While lawmakers across the nation have been talking about being “first movers” in the race to make sports betting legal, Illinois is taking a different tack. Lawmakers are embracing slow and steady, so they’re not planning on passing any sports wagering legislation before their session ends on May 31.
The Supreme Court on Monday struck down the Professional and Amateur Sports Protection Act, the 1992 law that effectively banned full-fledged sports betting in every state except Nevada. The ruling paves the way for individual states to legalize sports betting, and while Illinois has been among the states seriously considering legislation, now that there is a clear pathway, lawmakers don’t want to rush things.
“I learned that some states were so much of a hurry to pass a law on this that they screwed it up,” Representative Lou Lang (D-District 16) told the Daily Herald. “We’re not going to screw it up. We’re going to do it right. And I’m not going to put a (House) bill together and get it out there for people to look at until I’m comfortable that it’s the right bill.”
Lawmakers Plan to Take Their Time Making Illinois Sports Betting Legal to Avoid ‘Screwing It Up’ With 2 Weeks Left in Session.
His Senate counterpart, Steve Stadelman (D-District 34), who also happens to be the chairman of the state’s Gaming Committee, agrees. The goal now would be to set the table for the 2019 legislative session.
“I think that this will be something that will be discussed and negotiated in the months ahead,” Stadelman said. “And probably, more realistically, we’re looking at this fall or maybe early next year when we see something concrete.”
In addition to wanting to take their time, Illinois lawmakers are faced with a governor who isn’t all that enthusiastic about sports betting and at least one lawmaker who believes that time is of the essence.
“I’ve been clear on gaming: I personally don’t gamble,” Governor Bruce Rauner said at a press conference. “I think that gambling is something that takes money away from folks who can least afford to lose their money. … That said, people like to gamble; it’s here. I believe in local control. I personally support those communities that would like to see gaming expanded in their communities.”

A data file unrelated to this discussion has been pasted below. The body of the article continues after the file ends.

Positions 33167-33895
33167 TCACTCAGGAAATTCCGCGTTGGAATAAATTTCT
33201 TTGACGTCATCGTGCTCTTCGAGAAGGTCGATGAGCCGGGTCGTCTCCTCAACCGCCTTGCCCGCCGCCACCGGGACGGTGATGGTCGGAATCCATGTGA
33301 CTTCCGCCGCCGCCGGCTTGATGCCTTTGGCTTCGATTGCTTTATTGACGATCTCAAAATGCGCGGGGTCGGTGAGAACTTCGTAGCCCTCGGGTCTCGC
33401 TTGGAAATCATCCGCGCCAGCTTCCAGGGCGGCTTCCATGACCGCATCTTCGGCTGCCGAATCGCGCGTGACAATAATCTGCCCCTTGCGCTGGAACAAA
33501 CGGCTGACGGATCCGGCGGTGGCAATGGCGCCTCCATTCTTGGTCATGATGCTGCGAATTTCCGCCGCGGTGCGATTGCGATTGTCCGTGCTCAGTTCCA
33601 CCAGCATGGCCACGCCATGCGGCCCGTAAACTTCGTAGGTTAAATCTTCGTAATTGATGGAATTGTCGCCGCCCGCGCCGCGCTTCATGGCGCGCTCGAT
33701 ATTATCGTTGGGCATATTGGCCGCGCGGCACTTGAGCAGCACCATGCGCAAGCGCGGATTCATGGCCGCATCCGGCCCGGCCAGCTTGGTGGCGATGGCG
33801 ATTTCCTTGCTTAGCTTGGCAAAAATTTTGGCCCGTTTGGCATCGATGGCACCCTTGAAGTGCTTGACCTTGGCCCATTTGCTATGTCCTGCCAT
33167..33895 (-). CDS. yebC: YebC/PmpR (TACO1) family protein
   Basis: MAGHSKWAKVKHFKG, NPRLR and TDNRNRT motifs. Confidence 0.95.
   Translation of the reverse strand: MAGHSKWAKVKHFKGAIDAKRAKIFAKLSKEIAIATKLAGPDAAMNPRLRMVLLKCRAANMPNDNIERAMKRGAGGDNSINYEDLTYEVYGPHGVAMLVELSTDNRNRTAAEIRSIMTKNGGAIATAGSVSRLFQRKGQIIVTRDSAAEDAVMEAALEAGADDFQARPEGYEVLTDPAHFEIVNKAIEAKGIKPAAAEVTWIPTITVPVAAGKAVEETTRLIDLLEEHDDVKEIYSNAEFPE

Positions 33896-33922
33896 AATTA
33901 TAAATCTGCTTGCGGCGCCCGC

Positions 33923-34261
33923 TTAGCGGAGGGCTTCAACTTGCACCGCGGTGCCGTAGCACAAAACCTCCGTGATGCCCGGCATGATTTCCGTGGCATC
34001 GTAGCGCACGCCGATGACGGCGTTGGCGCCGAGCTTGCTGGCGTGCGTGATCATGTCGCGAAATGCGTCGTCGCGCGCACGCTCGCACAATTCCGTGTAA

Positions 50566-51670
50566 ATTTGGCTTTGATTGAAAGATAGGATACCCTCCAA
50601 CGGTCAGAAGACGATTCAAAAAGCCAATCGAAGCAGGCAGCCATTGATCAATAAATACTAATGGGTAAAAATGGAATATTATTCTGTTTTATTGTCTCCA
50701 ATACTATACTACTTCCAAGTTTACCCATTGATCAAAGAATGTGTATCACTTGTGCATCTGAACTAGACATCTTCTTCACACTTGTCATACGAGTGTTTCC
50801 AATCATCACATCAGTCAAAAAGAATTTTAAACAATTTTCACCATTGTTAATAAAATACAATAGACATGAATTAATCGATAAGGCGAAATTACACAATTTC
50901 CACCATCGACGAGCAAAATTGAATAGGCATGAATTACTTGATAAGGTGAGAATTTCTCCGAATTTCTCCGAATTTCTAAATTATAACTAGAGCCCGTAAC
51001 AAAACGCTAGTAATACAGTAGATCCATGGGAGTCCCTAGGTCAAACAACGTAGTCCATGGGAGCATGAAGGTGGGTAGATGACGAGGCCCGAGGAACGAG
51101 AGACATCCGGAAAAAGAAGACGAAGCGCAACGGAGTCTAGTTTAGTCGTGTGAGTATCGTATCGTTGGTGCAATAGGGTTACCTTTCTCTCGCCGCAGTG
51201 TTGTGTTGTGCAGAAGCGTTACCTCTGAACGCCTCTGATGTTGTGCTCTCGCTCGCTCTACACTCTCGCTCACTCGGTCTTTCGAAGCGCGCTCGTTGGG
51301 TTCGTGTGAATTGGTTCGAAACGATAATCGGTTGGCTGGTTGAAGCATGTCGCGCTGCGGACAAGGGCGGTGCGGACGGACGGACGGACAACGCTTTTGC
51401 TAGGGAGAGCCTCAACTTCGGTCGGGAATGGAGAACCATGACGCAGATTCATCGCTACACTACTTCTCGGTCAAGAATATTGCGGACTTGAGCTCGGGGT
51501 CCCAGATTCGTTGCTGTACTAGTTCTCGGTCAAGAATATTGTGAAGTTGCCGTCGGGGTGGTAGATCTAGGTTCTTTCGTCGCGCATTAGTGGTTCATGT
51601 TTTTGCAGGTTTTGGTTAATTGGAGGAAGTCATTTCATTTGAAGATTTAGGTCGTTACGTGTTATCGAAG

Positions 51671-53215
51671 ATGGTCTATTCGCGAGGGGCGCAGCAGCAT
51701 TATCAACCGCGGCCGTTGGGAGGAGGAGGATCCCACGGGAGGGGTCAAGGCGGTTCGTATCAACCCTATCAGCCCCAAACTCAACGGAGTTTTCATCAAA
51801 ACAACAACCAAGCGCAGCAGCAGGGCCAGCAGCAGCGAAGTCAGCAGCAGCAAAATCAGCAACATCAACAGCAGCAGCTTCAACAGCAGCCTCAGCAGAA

In the House, Representative Mike Zalewski (D-District 23) stands in opposition of his fellow lawmakers — at least in terms of timing. Zalewski told the Chicago Sun-Times that he is concerned that since the federal ban got knocked out, that Illinois runs the risk of a rogue operator setting up shop and taking sports bets, even though state law would prohibit that.
“We would be reckless if we didn’t try to get a law on the books as soon as possible,” Zalewski told the Sun-Times.
Illinois Has Multiple Sports Betting Bills Floating Around the Legislature, but None Have Gotten Out of Committee.
Illinois lawmakers have introduced at least four bills relating to sports betting during the current session, but three of them failed to meet a deadline imposed by the Gaming Committee in early May and remain in committee.
Stadelman’s bill, SB 2478, remains in committee and earlier this month, his office confirmed the Senator was seeking an extension from the Gaming Committee. The bill, referred to as the “Sports Consumer Protection Act,” tasks a state agency with enforcing sports betting laws for both in-person and mobile sports wagering.
SB 3432, sponsored by ex-NFL running back Napoleon Harris (D-District 15), which includes that 1 percent “integrity fee” for the leagues, also failed to get a third reading and Harris’ office said the bill is effectively dead.
A third bill, SB 3125 sponsored by Senator William Brady (R-District 44), would amend the Illinois Horse Racing Act of 1975 to allow sports wagering at racetracks. The bill was referred back to the Assignments Committee late last month.
On the House side, HB 5186, the so-called “Sports Wagering Act,” introduced by Rep. Tim Butler (R-District 87), isn’t gaining much traction, either. It was referred to the Rules Committee in February and remains there.
lllinois has both commercial casinos and horse-racing tracks, both of which could have sports betting, should the state pass a law to make it legal. The state is also surrounded by multiple other states that are looking at sports betting, including Indiana, Kentucky and Missouri.
But the state in the region most likely to pass sports betting legislation first is Michigan, where lawmakers are hoping to get bills into committee workgroups as early as next week with the hope of passing legislation in the House before the summer recess begins in June.